Haxe wwx, my very late report.

Yes I know, I am 2 months late. Anyways, a part of this post was written right after the conference I just didn’t manage to finish and to publish it before (the bad excuse).
But yea, here it is.

In April 2012, Silex-Labs hosted the last Haxe wwx conference in Paris.

Since I started programming, I attended several international conferences where I was lucky to met Nicolas Cannasse shortly after he wrote MTASC. When I heard that he started to create of Haxe, I kept an eye on his new baby.
I was always curious about the capabilities of this plateform-independent language, but I was mainly using Actionscript for my projects and – until recently – the market was very supportive. I guess, this would explain why I remained a passive observer for several years.

But since 1/2 years, a lot of changes happened within the multimedia technologies. The arrival of the various mobile platforms, the tablets and the kinect for instance opened all sort of new type of interaction.
With Apple not supporting the Flash player on its mobile devices, many companies and developers entered into a time for discussions, debates and concerns, feeling a shift toward a new distribution of the technologies. And so did I.
In the begin of the years 2000, most of the web developers were doing all kind of things, often including both server-side and front-end development. Few years later, they were much more specialized and organized within team’s roles. Nowadays, we have so many exciting solutions/options that it s impossible to catch-up with all the technologies.

Coming from the ActionsScript development, I was lucky to work on all kind of projects including data-visualization, web and Facebook application, games, museum touchscreen, etc…
Looking at how JavaScript / HTML5 is developing nowadays on the internet, I am not surprised to see the Flash technology moving away from the web especially for online campaigns & micro website. Nevertheless regarding games or any complex interaction mixing sounds, videos and visual effects, I still believe that Flash remain a good candidate for the job.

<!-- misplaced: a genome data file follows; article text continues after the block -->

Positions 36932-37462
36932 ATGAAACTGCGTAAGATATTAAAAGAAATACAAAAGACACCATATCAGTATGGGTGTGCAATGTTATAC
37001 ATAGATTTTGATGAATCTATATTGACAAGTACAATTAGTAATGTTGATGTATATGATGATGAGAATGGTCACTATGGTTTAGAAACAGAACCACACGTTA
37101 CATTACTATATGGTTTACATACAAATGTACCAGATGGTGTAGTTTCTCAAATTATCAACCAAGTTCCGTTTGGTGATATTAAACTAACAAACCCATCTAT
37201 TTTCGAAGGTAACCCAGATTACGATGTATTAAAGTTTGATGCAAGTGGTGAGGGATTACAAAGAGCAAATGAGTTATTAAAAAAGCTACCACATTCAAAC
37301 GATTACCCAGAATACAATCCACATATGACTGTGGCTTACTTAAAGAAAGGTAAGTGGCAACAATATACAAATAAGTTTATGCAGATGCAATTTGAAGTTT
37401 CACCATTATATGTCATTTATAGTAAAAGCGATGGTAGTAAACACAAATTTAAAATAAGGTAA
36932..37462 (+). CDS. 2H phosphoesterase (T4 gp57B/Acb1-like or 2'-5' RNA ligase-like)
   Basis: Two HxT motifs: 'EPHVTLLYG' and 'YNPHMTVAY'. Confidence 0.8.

In my network of freelance developers, I noticed a clear fragmentation of the interests. Some of my friends left Actionscript for Objective C, others invested their time in digging into JavaScript and its associated web technologies. Until begin May 2012, I was booked for the development of a serious game with a complex simulation and I had really little time to experiment with Haxe and NME.Therefore, the wwx conference was for me a very good way to dive deeper into this language and decide, whether or not, I should start shifting from ActionScript to Haxe.

First of All, I believe in the strength of the communities and it was very reassuring to see all the great people that gathered together. Thanks to the Silex-Labs people, the weekend was a mixture of various official talks and many ‘off-conference” discussions. Everyone putting a lot of enthusiasm in sharing knowledge and fun.
This alone, is a warranty that Haxe will keep developing with an increasing momentum, and hopefully, the involvement of businesses such as Prezi, playStudios or Zinga will push Haxe to its next level.

In my side, I was particularly interested in learning a game framework called awe6 (to be pronounced awesome) and I made a good connection with Rob Fell and Mihail Ivanchev who are both behind awe6. I also decided to be much more pro-active within the community and I joined the Creative Communities Forum, which is an initiative from Silex-Labs to support Open Source projects (such Haxe).

Being the only ‘woman’ attending the event, I was solicited for giving my opinion about the conference. The interview was broadcasted by the Silicon-Maniacs radio and can be listened on this podcast (last interview, in french):


    Great interview !!!! :D
    Well done Elimak

  • It was fun to do! I am surprised that I could still make a bit of sense after all the free drinks that Silex-Labs provided!! ;)

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